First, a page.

But had Captain Cook not landed here in 1770 and claimed this land for the British, would it have been left untouched by all except the First Nations people until now? What if Captain Cook’s ship sank when it hit the Great Barrier Reef in 1770? And what if the French settled Australia first? And what if King Louis 16th and Napoleon both ended up here, fighting over who was the rightful ruler in exile? And then the British arrived…

This is a new series (the second focuses on the gold rush) that looks at Australia’s history through a different lens, posing those alternative questions that we encourage students to ask as they delve deeper into common topics and start to form their own opinions.  As well as posing the questions, it also explores the possible answers such as what if John Batman’s treaty with the indigenous peoples of what is now Melbourne was legitimate and other treaties were initiated because of it. What if La Perouse had beaten the First Fleet into Port Jackson, would the aristocrats fleeing the French Revolution have settled here, including King Louis XVI and Marie Antoinette.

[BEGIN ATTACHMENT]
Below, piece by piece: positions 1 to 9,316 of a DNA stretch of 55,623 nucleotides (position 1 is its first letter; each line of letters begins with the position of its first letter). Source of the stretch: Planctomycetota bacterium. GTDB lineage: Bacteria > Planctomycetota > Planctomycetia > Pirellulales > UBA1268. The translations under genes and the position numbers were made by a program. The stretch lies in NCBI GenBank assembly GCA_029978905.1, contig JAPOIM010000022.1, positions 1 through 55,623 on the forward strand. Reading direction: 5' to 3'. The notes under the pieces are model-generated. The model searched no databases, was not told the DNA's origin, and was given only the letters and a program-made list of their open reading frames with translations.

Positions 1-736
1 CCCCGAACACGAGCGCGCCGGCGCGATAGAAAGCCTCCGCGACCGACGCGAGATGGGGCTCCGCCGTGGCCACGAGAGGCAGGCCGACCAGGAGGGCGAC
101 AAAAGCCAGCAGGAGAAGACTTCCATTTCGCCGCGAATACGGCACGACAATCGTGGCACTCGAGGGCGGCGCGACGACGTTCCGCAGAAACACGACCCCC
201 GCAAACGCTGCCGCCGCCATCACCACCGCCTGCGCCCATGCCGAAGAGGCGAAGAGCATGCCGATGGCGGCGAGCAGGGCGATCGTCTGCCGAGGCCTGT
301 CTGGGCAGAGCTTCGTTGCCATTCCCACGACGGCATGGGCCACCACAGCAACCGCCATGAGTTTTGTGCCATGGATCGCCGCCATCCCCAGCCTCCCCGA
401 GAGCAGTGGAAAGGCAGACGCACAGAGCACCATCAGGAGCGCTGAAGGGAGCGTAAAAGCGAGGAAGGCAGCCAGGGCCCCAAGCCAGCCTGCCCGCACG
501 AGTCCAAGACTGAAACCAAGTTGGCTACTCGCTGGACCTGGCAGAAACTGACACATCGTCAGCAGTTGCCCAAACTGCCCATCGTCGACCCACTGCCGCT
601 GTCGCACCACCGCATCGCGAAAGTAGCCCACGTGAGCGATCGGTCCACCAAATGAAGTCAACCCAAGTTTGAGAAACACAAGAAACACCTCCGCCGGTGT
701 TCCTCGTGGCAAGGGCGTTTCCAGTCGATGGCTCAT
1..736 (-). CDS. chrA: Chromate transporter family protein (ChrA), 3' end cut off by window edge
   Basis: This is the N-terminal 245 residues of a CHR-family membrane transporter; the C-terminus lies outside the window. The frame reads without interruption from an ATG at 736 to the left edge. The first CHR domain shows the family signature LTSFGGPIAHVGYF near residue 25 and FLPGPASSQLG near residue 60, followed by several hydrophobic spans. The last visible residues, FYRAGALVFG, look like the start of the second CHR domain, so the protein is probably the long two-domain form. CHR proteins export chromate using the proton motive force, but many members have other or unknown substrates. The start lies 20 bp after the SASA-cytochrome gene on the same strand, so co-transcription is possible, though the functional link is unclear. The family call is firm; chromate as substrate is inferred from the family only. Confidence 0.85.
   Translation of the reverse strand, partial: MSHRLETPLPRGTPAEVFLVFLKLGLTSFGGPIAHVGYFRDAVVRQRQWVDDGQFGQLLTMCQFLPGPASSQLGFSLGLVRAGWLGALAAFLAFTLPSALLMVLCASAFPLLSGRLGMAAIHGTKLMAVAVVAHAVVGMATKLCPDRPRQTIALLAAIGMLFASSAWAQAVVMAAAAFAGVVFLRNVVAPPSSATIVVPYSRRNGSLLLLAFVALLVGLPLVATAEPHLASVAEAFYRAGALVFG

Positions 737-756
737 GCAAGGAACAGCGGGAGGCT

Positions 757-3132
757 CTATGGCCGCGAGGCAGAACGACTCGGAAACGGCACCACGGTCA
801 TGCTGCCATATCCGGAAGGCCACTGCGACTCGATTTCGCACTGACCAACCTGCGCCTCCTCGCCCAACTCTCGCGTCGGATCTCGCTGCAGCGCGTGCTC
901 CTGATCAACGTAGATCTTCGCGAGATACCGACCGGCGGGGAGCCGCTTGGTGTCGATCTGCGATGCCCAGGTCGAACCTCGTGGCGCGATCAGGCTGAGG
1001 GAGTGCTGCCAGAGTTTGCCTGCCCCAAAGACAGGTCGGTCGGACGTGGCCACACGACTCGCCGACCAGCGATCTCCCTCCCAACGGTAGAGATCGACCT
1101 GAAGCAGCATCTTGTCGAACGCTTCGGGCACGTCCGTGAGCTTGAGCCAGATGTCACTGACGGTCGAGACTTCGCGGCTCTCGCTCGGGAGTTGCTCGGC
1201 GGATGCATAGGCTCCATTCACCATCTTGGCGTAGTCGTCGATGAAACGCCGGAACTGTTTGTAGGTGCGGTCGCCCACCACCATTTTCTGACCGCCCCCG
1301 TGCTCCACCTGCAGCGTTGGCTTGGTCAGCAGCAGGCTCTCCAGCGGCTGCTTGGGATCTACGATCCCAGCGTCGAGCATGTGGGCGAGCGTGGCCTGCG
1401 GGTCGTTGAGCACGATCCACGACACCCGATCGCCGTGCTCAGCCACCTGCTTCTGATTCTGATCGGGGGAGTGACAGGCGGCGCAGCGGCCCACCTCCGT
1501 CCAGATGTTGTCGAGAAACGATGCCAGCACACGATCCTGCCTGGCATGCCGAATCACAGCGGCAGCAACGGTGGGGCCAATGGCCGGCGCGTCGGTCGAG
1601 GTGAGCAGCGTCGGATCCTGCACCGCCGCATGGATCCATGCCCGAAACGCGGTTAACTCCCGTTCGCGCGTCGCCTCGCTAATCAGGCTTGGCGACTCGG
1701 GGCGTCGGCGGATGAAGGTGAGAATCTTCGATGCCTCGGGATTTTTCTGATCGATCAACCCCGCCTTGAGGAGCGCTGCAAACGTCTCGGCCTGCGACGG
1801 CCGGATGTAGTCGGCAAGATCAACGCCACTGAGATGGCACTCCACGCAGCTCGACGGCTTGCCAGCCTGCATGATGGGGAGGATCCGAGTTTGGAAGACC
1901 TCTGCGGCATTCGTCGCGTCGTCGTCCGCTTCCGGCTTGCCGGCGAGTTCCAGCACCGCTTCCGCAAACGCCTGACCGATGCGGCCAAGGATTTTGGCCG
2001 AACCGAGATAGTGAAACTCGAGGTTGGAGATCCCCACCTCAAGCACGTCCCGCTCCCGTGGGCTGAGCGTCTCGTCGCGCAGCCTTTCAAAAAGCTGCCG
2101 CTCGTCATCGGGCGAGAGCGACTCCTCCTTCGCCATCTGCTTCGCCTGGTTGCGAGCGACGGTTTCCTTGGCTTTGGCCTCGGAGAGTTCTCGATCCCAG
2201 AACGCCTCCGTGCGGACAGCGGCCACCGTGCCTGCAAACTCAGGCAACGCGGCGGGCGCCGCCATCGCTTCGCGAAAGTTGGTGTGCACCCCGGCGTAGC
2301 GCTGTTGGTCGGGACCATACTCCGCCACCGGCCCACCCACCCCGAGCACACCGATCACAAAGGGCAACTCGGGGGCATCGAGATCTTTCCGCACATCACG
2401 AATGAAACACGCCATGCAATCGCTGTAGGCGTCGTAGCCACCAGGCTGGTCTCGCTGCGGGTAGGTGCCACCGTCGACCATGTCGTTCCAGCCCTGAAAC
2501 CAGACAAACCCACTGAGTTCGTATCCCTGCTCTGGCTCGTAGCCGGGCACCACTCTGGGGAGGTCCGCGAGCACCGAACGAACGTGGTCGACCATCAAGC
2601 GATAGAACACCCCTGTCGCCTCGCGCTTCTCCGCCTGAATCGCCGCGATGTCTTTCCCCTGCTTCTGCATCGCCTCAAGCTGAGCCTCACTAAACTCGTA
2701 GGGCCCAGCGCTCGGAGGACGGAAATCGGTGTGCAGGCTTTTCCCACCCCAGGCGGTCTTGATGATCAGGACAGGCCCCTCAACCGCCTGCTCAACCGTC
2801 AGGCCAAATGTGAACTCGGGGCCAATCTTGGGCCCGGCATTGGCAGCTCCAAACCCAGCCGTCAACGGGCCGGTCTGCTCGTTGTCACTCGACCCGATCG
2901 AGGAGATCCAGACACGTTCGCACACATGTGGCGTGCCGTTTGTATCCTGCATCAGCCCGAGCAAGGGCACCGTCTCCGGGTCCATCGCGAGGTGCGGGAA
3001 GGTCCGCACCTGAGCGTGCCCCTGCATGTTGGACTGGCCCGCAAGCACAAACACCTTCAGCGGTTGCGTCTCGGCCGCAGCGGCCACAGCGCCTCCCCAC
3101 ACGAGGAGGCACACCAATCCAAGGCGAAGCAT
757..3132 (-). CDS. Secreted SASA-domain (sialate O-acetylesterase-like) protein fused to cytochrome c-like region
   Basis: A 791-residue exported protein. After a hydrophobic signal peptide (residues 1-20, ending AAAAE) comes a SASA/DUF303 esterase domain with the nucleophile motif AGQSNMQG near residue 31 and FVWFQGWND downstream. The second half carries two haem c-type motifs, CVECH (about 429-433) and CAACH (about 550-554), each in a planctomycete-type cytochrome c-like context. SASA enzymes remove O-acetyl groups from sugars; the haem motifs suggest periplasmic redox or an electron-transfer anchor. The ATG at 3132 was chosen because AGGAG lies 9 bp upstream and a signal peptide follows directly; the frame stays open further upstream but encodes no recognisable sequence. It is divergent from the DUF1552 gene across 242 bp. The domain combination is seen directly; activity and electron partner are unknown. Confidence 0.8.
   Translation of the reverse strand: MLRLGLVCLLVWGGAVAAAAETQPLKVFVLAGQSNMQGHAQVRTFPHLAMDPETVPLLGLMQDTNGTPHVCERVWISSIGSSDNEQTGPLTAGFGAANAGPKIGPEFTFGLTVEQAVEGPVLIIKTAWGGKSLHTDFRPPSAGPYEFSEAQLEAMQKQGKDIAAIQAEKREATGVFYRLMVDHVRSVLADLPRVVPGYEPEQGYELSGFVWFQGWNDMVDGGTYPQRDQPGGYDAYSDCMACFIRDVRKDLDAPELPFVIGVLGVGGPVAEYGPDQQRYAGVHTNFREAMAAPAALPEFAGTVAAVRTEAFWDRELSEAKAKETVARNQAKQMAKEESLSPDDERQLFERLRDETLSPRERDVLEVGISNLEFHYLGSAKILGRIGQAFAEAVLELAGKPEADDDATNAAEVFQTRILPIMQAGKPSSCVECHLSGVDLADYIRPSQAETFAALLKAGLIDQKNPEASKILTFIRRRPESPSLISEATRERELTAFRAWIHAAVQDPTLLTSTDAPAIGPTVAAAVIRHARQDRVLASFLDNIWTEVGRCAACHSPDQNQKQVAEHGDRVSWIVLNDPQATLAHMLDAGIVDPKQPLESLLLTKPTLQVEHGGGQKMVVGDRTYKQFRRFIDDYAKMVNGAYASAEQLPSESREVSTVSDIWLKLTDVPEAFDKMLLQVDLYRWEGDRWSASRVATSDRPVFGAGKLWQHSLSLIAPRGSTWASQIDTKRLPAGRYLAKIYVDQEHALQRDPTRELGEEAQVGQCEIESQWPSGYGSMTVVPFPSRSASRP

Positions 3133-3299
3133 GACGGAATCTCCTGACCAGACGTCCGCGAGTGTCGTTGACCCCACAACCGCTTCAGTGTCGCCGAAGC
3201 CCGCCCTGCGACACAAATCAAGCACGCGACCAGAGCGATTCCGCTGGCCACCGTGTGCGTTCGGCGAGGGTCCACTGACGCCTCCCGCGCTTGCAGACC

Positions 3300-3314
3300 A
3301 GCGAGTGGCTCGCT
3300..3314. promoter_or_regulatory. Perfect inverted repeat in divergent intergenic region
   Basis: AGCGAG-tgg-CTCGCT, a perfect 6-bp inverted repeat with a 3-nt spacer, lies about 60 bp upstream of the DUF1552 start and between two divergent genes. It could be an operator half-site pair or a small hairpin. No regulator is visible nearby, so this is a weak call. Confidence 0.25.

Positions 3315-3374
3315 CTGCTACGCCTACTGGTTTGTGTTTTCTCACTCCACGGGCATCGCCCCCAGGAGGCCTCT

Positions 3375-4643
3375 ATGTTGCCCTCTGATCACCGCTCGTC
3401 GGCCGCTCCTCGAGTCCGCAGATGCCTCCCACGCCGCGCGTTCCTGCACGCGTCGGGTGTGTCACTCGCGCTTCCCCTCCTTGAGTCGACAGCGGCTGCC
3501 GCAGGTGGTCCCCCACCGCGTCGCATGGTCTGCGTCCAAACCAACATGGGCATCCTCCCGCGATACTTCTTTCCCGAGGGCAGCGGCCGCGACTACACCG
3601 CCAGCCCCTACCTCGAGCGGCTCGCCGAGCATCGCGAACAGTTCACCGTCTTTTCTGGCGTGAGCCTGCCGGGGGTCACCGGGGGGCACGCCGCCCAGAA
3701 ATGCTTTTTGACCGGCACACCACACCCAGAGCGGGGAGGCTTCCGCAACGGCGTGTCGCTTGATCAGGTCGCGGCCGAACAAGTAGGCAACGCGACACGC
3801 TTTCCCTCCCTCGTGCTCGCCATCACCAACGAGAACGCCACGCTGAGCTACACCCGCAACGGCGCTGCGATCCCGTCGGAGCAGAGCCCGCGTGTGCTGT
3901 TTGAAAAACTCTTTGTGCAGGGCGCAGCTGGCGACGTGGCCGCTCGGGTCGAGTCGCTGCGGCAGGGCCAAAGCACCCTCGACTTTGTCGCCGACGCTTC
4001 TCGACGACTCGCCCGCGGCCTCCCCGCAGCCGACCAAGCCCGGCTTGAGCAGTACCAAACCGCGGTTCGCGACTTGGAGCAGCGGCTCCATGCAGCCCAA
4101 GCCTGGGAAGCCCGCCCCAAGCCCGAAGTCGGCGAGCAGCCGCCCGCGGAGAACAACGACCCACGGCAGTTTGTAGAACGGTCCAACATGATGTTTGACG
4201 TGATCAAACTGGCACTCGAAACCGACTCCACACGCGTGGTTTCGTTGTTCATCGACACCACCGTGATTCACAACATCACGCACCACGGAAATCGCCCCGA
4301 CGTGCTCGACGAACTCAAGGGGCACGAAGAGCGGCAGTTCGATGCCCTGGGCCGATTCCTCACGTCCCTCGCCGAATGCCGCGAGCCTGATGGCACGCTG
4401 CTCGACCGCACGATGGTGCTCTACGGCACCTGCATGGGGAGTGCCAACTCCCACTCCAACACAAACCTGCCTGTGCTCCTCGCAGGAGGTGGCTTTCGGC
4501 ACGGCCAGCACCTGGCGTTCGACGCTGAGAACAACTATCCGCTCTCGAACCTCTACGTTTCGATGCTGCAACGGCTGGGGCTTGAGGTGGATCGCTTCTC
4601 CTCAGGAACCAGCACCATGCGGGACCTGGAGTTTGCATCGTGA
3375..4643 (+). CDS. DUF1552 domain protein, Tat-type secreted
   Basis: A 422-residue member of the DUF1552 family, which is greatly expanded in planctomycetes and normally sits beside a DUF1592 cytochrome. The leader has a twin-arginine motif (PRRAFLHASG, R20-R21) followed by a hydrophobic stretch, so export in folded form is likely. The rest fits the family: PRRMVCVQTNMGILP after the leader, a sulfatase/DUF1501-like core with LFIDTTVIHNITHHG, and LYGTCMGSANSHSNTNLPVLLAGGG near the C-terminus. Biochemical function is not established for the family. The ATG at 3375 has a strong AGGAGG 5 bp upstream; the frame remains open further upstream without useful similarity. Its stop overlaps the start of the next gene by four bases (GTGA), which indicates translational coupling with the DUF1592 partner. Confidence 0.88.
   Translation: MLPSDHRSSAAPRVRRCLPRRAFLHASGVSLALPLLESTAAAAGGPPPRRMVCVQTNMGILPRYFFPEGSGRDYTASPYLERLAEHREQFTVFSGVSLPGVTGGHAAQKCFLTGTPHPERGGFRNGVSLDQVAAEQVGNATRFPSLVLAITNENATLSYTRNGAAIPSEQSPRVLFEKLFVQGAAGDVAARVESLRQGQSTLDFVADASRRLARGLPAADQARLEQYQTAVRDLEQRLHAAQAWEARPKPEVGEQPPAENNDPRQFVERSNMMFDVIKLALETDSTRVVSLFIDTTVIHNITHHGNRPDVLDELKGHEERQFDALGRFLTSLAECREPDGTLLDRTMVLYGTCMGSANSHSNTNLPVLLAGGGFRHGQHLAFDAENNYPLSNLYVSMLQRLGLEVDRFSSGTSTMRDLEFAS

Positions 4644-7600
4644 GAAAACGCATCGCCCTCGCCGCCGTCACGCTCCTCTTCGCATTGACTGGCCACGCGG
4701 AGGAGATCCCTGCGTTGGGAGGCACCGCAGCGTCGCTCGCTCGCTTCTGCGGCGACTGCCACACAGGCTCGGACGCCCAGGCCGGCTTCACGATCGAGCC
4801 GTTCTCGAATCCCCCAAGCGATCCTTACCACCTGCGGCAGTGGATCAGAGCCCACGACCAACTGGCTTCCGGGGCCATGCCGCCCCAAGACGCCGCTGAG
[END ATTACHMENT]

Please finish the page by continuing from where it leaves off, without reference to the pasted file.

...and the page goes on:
While it is intended as a humorous look at times past, nevertheless it provides a lot of information not usually found in more traditional historical texts, and its value in encouraging our students to pose alternative questions and consider what might occur if there were a different outcome has value across all branches of the curriculum.  If we are to encourage them to be creative and critical learners  then they must have access to model texts that do this.  While it is more for those who are mentally mature enough to put themselves in the shoes of others and consider different points of view, it definitely has a place in both the primary and secondary school libraries.